where the subscript k represents the values in the k-th step, Ts is the sampling period, KI is the integral gain, and KP is the proportional gain. When a sparking is detected, the controller is switched to a sparking processing routine as described in the next section.
Compared with the ideal operating waveforms of the converter [3, 6], it is evident that the parasitic components of the high voltage transformer introduced some high frequency resonant modes into the power supply. However, it is acceptable for this kind of high voltage application as long as the safe operation margin of the circuit components is ensured. Fig. 11 shows the inductor current while the inverter output is short-circuited (Vp=0). It can be seen that the current is limited by the resonant tank under this short-circuit condition. This is very important since the precipitator load is susceptible to sparking, which essentially provide a quick shortcircuit at the inverter output. Fig. 12 shows the response of the output voltage to the phase step from 90 degree to 135 degree. It can be seen that the output voltage dropped in less than 1ms. In Fig.13, after a spark was detected, the controller extinguished the spark. Then, the controller brought the voltage back with a new lower reference input to avoid sparking from occurring repeatedly.
To limit the sparking to an acceptable rate, the average number of sparks over a given time period is calculated. If the sparking rate is higher than that specified, the reference input of the closed-loop system is adjusted to a lower value and thus the output voltage is decreased. A flowchart of this spark control is shown in Fig. 3. The spark detection is done by measurements of the output voltage and current. Two conditions are used to identify a spark: △Vo≥△Vth
where △Vo is the output voltage drop between two consecutive samplings and △Io the current increase, △ Vth is the voltage drop threshold and △ Ith is the current increase threshold. If these two conditions are satisfied, a spark is detected. To calculate the sparking rate, a 16-bit word is used. The word is left-shifted for one bit every N sampling periods. This makes the word like a timing widow with a width of 16×N×Ts, where Ts is the sampling period. When a spark is detected, a “1” is written into the first non-zero bit closest to the Least Significant Bit (LSB) of the word. Thus, the sparking rate at the current sampling period is easily obtained by counting the non-zero bits in the word. For example, if in the k-th sampling period there are S non-zero bits in the word, then the sparking rate is: (5) SR=S/(16×N×Ts)
If the new SR is bigger than the specified limit SR_S, the reference voltage input will be adjusted to a smaller value to bring the output voltage down. The output voltage can also be brought back by giving a higher reference input.
By application of a high frequency resonant converter, smaller size, higher efficiency, and faster transient response of power supply for precipitator can be achieved. A series-parallel topology is advantageous considering precipitator sparking behavior and absorption of circuit parasitics. DSP control provides the implementation flexibility for various control algorithms. High turns-ratio transformer introduces additional resonant modes to the converter which result in overshoots in the operating waveforms. Thus, fine-tuning of the controller parameters and proper selection of the circuit components are necessary to ensure safe operating margins.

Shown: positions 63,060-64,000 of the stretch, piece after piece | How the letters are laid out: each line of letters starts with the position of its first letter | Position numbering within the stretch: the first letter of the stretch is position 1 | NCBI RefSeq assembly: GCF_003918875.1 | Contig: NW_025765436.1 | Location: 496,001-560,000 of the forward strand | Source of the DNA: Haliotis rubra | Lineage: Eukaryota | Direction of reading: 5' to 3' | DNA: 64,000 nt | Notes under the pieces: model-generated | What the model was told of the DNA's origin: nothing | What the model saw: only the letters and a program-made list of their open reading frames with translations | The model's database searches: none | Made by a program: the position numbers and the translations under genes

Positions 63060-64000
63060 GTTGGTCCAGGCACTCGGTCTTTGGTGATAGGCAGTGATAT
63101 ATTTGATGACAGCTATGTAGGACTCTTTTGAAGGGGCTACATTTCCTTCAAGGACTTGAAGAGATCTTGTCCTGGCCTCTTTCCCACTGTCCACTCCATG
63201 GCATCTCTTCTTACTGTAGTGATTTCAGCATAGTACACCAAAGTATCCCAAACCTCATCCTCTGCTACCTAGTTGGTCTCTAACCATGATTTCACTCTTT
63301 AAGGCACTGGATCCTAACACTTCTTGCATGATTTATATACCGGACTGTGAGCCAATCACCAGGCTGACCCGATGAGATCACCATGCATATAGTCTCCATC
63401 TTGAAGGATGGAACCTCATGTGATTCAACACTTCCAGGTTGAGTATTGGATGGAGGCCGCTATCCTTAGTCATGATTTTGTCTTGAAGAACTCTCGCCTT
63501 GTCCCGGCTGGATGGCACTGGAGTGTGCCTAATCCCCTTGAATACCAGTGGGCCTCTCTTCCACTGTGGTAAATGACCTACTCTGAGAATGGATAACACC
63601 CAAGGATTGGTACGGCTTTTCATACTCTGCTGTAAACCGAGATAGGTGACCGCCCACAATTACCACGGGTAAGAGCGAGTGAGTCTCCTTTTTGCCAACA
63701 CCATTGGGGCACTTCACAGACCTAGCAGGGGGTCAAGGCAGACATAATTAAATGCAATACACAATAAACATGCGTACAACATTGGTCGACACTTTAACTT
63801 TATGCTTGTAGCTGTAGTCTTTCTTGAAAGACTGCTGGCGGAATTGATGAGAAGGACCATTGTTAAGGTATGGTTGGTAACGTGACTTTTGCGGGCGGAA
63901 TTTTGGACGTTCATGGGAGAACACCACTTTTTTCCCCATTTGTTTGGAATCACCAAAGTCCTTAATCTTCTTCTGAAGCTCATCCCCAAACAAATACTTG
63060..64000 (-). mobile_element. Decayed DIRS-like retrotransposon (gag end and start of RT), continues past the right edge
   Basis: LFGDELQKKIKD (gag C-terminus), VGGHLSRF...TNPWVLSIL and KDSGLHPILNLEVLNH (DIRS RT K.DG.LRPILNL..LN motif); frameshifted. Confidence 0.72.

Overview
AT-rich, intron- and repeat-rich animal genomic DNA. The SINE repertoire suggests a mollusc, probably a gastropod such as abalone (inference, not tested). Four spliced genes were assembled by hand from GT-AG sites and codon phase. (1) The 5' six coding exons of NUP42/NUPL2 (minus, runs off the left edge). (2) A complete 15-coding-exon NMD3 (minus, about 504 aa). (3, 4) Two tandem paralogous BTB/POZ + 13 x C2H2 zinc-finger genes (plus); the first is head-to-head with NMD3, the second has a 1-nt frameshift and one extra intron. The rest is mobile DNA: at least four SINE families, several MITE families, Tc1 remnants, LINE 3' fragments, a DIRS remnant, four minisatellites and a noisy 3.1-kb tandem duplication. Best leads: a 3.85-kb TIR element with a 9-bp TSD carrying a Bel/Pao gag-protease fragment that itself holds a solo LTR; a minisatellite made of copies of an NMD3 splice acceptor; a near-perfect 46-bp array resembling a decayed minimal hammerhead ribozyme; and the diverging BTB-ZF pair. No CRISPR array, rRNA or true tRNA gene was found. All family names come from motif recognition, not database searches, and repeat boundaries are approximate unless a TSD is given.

IV EXPERIMENTAL RESULTS
The PC SPRC of Fig. 1 was built and tested with a 30kV/33mA precipitator. The steady state operation waveforms are shown in Figs. 4 through 12.
This work was supported by New York State Energy Research and Development Authority (NYSERDA) and Beltran Associates, Inc.
Fig. 4. Voltages across the IGBT switches (×10 probe).
Fig. 5. Inductor current with zero phase shifting (voltage measured across a 0.23Ω resistor).
Fig. 6. Voltage across the parallel capacitor with zero phase shifting (×10 probe).
Fig. 7. Inverter output current with zero phase shifting (voltage measured across a 2Ω resistor).
Fig. 8. Precipitator current with zero phase shifting (voltage measured across a 10Ω resistor)
Fig. 9. Inductor currents in both resonant tanks with a 90° phase shifting (voltage measured across 0.23 Ω resistors).
Fig. 10. Precipitator voltage with a 90° phase shifting.
Fig. 11. Inductor current with the inverter output short-circuited (voltage measured across a 0.23Ω resistor)
Fig.12. The precipitator voltage response to the phase shifting step change from 90° to 135°.
Fig. 13. The voltage and current response during a sparking (sparking is detected and extinguished by controller, and then voltage is brought back).  R. L. Steigerwald, “A comparison of half-bridge resonant converter topologies,” IEEE Transactions on Power Electronics, Vol. 3, No. 2, pp 174~182, April 1988.  M. K. Kazimierczuk and D. Czarkowski, “Resonant power converters,” John Wiley & Sons, 1995, chapter 15-21.
 K. J. Mclean, “Electrostatic precipitator,” IEE proceedings, Vol. 135, No. 6, pp347-361, July 1988.  N. Grass, “Fuzzy logic-based power control system for multi field electrostatic precipitators,” Record of the IEEE Industry Applications Conference 2000, Vol. 1, pp563-568, Oct. 2000, Rome, Italy.  D. Czarkowski and M. K. Kazimierczuk, “Phase-controlled series-parallel resonant converter,” IEEE Transactions on Power Electronics, Vol. 8, No. 3, pp 309-319, July 1993.  S. Zheng and D. Czarkowski, “Dynamics of a phase-controlled series-parallel resonant converter,” Proceding of the IEEE International Symposium on Circuits and Systems 2002, Vol. 3, pp 819-822, May 2002.